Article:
The production model of the Pléthore will be 8 cm narrower, but 10 cm longer too. The wheelbase will gain most of these centimetres, but Chartrand assures us that the cockpit will actually be longer so that taller people can fit inside more comfortably. HTT has made the interior entirely digital using Creaform3d. They’re also analyzing the finished components and virtual ventilation with the people from Lx. Both of these firms are based in Quebec and offer leading-edge expertise. Luc Chartrand is especially proud of his creation’s drag coefficient, which is 0.37. Not a bad achievement, even for an aerodynamics specialist!
If the Pléthore’s exotic appearance is its body, then its engine is its heart. HTT assures us that the Pléthore will be equipped with the Corvette ZR1’s fabulous supercharged V8 LS9, which delivers 750 hp (which is where the LC-750 name comes from). The engine will be specially made by American specialist Pratt & Miller, which proudly saw the Corvette team to victory at the Daytona and 24 Hours of Le Mans events.
Racing is Luc Chartrand’s other dream. He’d like to see his cars at the American Le Mans Series and the 24 Hours of Le Mans races. The Pléthore already has a safety cage integrated into its carbon fibre structure, ready to meet FIA standards. Buyers will be able to speed onto the racetrack without having to add a cage (as was the case with the McLaren F1, for example).
The current modular suspension can be replaced with a pure race suspension in just a few hours. For now, the Pléthore comes with modified Corvette suspension parts. Chartrand is hoping to equip it with air springs that will make its ground clearance adjustable and improve comfort on the road.
HTT aims to produce four or five cars a year, and Chartrand claims that they will all be made in their current facilities with John Dorrington. If the backlog of orders grows beyond their capacity, he will consider a production system in which each vehicle has its own space, like on F1 teams.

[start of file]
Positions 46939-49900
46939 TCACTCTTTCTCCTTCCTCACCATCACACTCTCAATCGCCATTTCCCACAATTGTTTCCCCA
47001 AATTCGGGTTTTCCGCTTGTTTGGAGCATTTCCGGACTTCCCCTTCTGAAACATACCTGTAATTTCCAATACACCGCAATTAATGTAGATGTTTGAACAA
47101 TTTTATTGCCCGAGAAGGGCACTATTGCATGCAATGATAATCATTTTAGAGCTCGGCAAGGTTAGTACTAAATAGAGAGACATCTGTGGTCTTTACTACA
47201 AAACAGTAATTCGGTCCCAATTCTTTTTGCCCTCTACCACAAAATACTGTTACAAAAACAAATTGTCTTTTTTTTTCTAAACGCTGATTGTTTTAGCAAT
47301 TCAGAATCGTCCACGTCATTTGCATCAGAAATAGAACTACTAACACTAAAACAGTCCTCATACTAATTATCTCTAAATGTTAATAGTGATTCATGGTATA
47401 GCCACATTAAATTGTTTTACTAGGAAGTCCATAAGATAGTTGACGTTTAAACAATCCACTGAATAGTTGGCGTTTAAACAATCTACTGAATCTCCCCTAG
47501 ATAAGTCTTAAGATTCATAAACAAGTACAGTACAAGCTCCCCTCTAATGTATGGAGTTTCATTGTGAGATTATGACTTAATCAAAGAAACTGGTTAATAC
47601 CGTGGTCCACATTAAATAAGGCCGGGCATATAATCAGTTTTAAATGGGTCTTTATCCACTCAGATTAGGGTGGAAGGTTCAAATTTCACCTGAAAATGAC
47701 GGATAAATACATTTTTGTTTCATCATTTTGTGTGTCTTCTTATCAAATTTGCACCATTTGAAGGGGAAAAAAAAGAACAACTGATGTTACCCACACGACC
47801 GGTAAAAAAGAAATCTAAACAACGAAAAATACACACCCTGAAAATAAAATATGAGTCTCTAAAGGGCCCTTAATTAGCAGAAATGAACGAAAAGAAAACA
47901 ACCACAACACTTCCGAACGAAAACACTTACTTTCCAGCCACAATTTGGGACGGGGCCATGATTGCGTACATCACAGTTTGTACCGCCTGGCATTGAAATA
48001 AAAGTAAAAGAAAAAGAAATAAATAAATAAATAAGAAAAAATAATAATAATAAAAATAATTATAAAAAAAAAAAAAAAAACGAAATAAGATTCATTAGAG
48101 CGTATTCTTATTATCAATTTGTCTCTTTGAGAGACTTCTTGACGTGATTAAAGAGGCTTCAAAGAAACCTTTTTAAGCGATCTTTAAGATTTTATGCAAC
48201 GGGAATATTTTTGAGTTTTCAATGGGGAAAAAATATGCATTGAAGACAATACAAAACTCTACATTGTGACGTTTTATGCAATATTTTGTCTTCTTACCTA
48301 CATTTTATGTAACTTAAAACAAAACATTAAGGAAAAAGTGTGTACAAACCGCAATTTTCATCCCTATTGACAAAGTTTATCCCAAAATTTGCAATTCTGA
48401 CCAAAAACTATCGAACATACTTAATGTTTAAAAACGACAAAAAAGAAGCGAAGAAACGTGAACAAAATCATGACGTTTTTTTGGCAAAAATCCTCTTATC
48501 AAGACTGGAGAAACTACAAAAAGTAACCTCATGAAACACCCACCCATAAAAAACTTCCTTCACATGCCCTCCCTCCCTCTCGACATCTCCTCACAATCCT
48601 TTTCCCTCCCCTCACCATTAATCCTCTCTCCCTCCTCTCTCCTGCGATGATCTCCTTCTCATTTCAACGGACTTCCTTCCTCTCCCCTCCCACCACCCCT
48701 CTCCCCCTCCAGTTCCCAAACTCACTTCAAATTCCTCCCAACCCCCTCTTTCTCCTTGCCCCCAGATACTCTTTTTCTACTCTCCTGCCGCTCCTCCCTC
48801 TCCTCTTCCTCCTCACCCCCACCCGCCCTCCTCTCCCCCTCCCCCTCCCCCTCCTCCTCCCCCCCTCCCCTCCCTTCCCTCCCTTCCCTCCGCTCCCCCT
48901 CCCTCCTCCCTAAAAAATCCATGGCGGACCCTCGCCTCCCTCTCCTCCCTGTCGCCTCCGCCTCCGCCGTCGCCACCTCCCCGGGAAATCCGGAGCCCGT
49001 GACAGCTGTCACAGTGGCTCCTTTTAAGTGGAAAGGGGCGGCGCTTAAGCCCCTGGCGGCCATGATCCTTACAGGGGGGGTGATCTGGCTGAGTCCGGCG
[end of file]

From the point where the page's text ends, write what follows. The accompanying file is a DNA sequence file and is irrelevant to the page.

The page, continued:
Prudent but promising first drive
Guess who was the first to have the chance to drive the Pléthore outside of HTT? I was! First, I had to ease myself into the centrally positioned driver’s seat, a feat that requires some acrobatic skills, much like getting into a racecar. The driving position was just right for my medium frame. A stretched interior will be a must for taller drivers. Then I pressed the start button – which is on the ceiling, like on a plane – and heard the V8 rumble. The sound that comes from the exhaust is truly exceptional, but Chartrand is tight-lipped about the recipe.
With the clutch in, I pulled the short electronic lever and I was off ! Shifting was very smooth. Though it was just a short, prudent test drive, I was immediately impressed with the Pléthore’s solidity. I may have been driving a prototype, but it was one well-made piece that didn’t creak in the least. Driving comfort along the bumpy straightaway on the St-Eustache circuit was reminiscent of the Audi R8, the benchmark in the field.
The Pléthore LC-750 certainly inspired my confidence, but its real test was still to come. Just as I was leaving, the first buyer – and American – arrived on site. He drove the car much more energetically than I had (which made Chartrand break into a sweat) and was absolutely thrilled with the car. He admitted to liking the Pléthore more than the Lamborghini and Ferrari he already owned.
There’s still a lot of work that needs to be done before the first Pléthore comes out of HTT Technologies. But the LC-750 is already knocking people’s socks off with its excellent design and handling. What’s next? The LC-1300 Devil. You guessed it: 1300 hosepower! And here’s a word to the wise: don’t bet your money against Luc Chartrand and his team!